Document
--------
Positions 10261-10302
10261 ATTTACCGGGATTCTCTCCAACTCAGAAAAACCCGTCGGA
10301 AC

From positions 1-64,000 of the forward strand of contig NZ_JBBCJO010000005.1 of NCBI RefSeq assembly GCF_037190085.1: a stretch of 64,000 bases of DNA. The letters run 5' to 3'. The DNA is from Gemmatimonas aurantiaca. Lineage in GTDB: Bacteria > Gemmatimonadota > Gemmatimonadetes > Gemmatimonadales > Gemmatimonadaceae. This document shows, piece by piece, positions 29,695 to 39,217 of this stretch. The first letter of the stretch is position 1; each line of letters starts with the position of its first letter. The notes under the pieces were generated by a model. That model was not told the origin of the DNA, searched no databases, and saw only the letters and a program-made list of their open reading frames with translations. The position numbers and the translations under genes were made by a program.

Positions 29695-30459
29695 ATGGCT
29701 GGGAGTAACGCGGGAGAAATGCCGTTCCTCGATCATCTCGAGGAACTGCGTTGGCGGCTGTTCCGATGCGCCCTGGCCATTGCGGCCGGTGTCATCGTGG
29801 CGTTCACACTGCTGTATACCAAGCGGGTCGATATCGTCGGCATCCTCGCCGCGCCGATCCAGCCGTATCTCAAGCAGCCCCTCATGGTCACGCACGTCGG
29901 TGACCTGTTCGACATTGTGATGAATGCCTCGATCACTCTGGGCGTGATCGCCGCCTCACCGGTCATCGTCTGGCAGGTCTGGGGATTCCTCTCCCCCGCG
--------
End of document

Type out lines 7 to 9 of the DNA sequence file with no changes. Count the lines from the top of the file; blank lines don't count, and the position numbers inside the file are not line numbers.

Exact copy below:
29701 GGGAGTAACGCGGGAGAAATGCCGTTCCTCGATCATCTCGAGGAACTGCGTTGGCGGCTGTTCCGATGCGCCCTGGCCATTGCGGCCGGTGTCATCGTGG
29801 CGTTCACACTGCTGTATACCAAGCGGGTCGATATCGTCGGCATCCTCGCCGCGCCGATCCAGCCGTATCTCAAGCAGCCCCTCATGGTCACGCACGTCGG
29901 TGACCTGTTCGACATTGTGATGAATGCCTCGATCACTCTGGGCGTGATCGCCGCCTCACCGGTCATCGTCTGGCAGGTCTGGGGATTCCTCTCCCCCGCG